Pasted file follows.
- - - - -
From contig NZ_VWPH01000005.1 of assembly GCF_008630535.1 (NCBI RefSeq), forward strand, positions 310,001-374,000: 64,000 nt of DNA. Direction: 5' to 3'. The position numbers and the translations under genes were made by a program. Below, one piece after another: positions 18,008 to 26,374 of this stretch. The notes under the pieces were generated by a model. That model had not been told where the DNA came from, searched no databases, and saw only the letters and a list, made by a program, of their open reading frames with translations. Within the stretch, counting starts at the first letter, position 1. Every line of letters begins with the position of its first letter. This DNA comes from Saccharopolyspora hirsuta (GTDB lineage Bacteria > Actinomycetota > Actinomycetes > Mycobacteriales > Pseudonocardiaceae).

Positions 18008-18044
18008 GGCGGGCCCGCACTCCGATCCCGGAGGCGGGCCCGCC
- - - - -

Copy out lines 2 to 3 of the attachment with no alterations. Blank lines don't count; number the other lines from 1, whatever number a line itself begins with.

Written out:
Positions 18008-18044
18008 GGCGGGCCCGCACTCCGATCCCGGAGGCGGGCCCGCC